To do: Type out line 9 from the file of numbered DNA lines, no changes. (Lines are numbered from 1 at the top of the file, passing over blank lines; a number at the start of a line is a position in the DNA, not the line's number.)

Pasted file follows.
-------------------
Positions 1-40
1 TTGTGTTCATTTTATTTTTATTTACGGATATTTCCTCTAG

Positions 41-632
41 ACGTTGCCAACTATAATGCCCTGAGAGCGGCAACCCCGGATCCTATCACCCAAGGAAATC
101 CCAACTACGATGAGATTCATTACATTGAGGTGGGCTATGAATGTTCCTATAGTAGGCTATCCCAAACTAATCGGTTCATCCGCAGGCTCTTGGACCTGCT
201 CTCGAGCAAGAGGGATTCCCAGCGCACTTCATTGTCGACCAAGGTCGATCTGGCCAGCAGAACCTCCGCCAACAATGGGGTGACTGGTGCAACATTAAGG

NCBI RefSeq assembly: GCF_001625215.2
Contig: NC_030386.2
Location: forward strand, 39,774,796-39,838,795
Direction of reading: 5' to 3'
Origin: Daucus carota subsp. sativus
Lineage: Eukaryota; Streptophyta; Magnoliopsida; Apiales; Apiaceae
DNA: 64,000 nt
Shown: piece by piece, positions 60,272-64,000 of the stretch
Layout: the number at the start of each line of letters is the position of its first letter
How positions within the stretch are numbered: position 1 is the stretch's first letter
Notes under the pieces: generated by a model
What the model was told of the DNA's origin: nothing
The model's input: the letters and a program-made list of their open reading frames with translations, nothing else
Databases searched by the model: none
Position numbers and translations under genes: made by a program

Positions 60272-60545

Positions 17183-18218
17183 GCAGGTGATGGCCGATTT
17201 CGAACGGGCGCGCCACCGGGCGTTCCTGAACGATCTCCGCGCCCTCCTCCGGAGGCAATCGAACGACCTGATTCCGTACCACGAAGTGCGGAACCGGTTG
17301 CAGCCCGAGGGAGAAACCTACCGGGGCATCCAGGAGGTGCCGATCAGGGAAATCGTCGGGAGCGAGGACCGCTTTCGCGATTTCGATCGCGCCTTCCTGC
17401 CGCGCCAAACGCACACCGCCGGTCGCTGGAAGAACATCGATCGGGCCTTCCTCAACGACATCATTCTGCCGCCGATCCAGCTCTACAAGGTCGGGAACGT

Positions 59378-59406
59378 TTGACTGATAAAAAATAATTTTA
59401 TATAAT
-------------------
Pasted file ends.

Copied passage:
Location: forward strand, 39,774,796-39,838,795